One significant fact is the near-silence of the American media during the past weekend on the subject of the market's downward plunge. This is extraordinary, given the recent history of such events—the 1987 collapse, for instance, followed the pattern of a period of extreme volatility, a Friday mini-collapse and then the full-fledged rout of Monday, October 19.

But there was virtually no discussion of the stock exchange or the US economy in the Sunday interview programs on the TV networks, and little commentary in the major daily newspapers. More than likely, there is a strenuous campaign under way behind the scenes to prevent another "Black Monday," and keeping quiet in the media is part of this concerted effort.

The slide in the Dow Jones index since August has brought the averages—which are only a distorted measure of overall financial conditions—into line with the performance of the broader market, in what some analysts have called "a stealth bear market."

Even with the recent slump, the Dow Jones Industrial Average is up 9 percent for the year and the Nasdaq up 25 percent. But the Dow is an average of only 30 stocks, while the Nasdaq's rise is powered by less than a dozen high-tech stocks, including such firms as Microsoft, Amazon.com and Yahoo!.

The 500-stock Standard & Poor index is up only 1.5 percent for the year, but only seven stocks account for most of the increase. Decliners lead gainers 284 to 216 for the year, with 136 stocks down more than 25 percent and 68 stocks down more than 30 percent.

An even broader measure, the Wilshire 5000 index, shows a 1.8 percent decline for stock values taken as a whole, since January 1. Some 290 Internet-related stocks, with 7 percent of total market capitalization, were up over 51 percent for the year, demonstrating the gulf between the Internet frenzy and the overall decline in the majority of stocks.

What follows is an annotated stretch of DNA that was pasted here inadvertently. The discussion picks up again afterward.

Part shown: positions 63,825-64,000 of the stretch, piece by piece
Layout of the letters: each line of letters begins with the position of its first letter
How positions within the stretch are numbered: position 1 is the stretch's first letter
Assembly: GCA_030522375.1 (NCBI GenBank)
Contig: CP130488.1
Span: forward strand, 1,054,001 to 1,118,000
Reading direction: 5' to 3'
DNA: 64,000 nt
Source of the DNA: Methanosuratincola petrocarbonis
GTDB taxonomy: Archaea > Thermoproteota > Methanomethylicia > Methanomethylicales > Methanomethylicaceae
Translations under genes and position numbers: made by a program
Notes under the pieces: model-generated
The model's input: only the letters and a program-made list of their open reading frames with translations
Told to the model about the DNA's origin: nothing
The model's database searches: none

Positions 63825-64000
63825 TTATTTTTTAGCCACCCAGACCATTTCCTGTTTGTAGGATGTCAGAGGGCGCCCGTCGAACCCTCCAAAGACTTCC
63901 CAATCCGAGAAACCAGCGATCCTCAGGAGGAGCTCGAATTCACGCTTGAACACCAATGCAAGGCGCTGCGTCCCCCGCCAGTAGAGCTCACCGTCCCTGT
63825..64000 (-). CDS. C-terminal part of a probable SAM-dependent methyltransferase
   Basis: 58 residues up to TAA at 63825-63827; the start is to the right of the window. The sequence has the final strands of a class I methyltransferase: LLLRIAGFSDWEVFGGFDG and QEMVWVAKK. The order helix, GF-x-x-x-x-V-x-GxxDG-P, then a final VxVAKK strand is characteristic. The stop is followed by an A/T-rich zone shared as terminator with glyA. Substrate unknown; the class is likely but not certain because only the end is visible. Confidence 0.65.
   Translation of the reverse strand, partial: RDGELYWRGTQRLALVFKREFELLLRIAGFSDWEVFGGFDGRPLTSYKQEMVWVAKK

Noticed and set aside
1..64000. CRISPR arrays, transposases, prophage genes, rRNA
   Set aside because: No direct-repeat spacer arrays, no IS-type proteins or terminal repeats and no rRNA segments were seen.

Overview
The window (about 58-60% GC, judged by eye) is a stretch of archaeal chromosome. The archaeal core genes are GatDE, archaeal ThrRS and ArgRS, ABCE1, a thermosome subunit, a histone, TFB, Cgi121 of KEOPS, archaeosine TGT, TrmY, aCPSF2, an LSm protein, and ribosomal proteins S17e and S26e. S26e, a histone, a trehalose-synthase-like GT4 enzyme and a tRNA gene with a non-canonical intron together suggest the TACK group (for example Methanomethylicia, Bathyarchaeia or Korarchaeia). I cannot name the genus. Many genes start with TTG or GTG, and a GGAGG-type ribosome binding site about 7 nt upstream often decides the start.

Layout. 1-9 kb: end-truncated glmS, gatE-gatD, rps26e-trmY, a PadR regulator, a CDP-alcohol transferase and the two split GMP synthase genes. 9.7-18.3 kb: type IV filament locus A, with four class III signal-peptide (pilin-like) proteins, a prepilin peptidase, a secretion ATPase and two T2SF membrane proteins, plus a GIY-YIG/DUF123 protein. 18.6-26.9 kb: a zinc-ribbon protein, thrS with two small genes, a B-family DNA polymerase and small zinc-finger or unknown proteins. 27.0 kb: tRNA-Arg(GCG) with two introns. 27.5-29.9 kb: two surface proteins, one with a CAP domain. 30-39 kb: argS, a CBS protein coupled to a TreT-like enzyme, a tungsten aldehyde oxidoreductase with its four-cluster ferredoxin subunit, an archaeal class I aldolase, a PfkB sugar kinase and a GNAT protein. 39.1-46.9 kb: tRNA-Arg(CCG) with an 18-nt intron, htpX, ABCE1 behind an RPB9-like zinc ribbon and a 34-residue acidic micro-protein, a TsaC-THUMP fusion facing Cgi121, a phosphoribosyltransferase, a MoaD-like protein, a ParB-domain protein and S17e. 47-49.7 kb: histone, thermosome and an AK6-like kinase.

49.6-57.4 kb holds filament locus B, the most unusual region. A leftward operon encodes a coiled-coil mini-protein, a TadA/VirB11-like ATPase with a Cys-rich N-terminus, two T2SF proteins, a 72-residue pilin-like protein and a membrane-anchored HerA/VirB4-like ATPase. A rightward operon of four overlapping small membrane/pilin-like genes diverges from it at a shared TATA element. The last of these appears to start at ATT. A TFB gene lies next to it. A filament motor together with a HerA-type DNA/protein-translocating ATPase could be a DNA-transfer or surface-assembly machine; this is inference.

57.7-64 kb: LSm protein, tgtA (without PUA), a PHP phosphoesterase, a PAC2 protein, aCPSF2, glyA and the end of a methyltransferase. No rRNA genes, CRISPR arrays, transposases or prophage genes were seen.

This disparity has been commented on frequently in the financial press, where a mood of expectation has set in, anticipating the day when the collapse of the Internet bubble reveals the deteriorating position in the rest of the market. That day now appears imminent.

The year-long binge in Internet stocks has been fueled by an influx of capital into the stock market which is unsustainable. According to one financial survey, cash holdings of American households are at a record low, only 3.59 percent of total financial assets, down sharply from 3.96 percent in the third quarter of 1998, when the latest stock surge began.

Borrowing to buy stocks has played an increasingly important role in fueling stock prices, nearly doubling from $78.6 billion in 1995 to a record $155 billion this year. Such borrowing, which generally uses the value of the stocks as collateral, frequently comes at ruinous interest rates. (Typical among small-scale speculators is to obtain a home equity loan, frequently at double-digit interest rates, and invest the funds in the handful of "star" stocks, such as Microsoft, AOL.com and Merck. Any significant fall in stock prices would place thousands of such investors in danger of losing their homes.)